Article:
The Author & the Expert

‘How Jews Practice Their Religion Today’
Kiruv (Ira Berger / Alamy Stock Photo)

There are two ways of feeling at home in practicing Judaism. One is to make the Judaism that one practices an expression of oneself. The other is to conform oneself to the practices of Judaism. The Jew who takes the first path adopts the posture of an author, while the Jew who takes the second aspires to the self-assurance of an expert. If the first expresses power (more precisely, self-empowerment), then the second accumulates knowledge and know-how. This binary is, of course, reductive. The Jewish author does not, and does not wish to, altogether reinvent Judaism, nor can the Jewish expert forgo invention. But these two poles nevertheless are indicative of a basic division in contemporary Jewish life, and indeed, in all contemporary communities that purport to interpret a tradition.

In his new book The New American Judaism, an inquiry into the state of Jewish religious life in America today, Jack Wertheimer finds, to his dissatisfaction, too much of the first pole and too little of the second. The basic frameworks of Wertheimer’s narrative are well known. Traditional Jewish religious life in America is waning, beset by an epistemology that is suspicious of truth claims, especially religious ones, and by a culture that, orbiting around the twin foci of the individual self and the universal other, looks with indifference or even hostility on Jewish peoplehood. A relatively small but growing camp of Orthodox Jews, modern and ultra, resists these developments and cultivates the Judaism of the expert. Among the far more numerous Jews outside the Orthodox camp, Jewish literacy is typically no more than elementary, exogamous marriage outpaces the endogamous variety, and Judaism serves mainly as a framework for addressing universal moral obligations and the individual’s spiritual and therapeutic needs.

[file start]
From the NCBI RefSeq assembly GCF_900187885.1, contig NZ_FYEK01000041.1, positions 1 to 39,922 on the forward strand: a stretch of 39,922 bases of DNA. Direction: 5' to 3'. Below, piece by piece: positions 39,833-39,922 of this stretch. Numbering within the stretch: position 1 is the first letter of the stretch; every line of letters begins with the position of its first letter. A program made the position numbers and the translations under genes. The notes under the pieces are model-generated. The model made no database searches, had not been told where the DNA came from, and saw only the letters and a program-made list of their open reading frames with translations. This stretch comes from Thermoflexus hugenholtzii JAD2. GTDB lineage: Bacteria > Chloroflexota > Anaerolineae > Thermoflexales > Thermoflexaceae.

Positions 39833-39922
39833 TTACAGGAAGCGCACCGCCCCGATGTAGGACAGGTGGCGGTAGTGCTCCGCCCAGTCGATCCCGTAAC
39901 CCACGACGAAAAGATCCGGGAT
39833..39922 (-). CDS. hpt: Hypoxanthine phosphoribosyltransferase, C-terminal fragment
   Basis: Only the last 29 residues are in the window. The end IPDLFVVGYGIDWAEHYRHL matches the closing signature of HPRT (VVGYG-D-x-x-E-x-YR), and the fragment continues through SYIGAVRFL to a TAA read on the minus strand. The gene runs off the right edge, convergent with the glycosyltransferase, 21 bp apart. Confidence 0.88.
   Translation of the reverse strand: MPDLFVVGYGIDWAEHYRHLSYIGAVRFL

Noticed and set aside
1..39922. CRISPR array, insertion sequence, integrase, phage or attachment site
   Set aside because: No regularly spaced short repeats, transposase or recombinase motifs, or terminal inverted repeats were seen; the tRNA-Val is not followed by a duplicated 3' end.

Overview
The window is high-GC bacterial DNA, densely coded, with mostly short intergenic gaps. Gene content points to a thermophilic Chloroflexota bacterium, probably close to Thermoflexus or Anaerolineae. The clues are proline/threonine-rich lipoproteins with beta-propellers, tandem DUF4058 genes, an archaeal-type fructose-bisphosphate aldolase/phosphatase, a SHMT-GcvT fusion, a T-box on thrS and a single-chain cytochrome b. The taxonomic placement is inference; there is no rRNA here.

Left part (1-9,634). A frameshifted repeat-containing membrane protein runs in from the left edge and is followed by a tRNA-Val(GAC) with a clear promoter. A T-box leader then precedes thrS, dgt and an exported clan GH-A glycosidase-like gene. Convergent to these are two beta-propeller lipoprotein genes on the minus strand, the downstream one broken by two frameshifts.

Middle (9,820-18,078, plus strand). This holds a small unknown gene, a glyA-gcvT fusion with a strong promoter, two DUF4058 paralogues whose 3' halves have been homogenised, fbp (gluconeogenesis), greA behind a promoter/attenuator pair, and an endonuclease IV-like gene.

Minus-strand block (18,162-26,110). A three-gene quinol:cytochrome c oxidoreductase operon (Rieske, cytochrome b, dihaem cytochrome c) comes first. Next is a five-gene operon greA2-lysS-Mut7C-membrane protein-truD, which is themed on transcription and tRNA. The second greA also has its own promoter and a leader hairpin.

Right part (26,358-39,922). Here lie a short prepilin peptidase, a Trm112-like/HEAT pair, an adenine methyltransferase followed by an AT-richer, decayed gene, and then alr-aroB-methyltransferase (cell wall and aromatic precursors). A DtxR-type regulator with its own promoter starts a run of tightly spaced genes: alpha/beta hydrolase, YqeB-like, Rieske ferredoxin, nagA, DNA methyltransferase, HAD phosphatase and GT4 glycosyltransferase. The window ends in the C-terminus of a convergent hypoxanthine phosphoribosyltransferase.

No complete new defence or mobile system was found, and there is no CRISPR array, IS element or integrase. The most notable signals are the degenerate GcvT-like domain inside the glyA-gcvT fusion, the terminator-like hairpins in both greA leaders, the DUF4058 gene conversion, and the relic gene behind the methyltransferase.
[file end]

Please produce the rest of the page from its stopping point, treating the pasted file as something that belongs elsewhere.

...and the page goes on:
But now more than in the past, notes Wertheimer, this latter camp welcomes rituals, not as religious obligations but as spiritual and therapeutic praxes, and this novel posture is perceptible in the synagogue. In preparation for writing the book, Wertheimer conducted interviews with more than one hundred and sixty rabbis, which (coupled with other evidence) establish, in his view, that the non-Orthodox synagogue is not a stagnant, dying institution but a vibrant and essential space that has done much to accommodate itself to a changing clientele. One cannot but marvel at the energy and creativity of the congregational rabbis described in the book. (Of course, the reader would welcome confirmation of Wertheimer’s portrait from surveys of synagogue-goers, or interviews with them, but there seems little reason to doubt it.) The synagogue’s shortcoming, for Wertheimer, lies precisely in thinking of the Jews that it serves as its clientele. Too often, it sells them the Judaism that they want to buy, rather than challenging them to take on a thicker, more literate Judaism, a more obligation-centered Judaism, a Judaism that embraces both poles of the traditional tension between identification with the Jewish people and identification with humankind.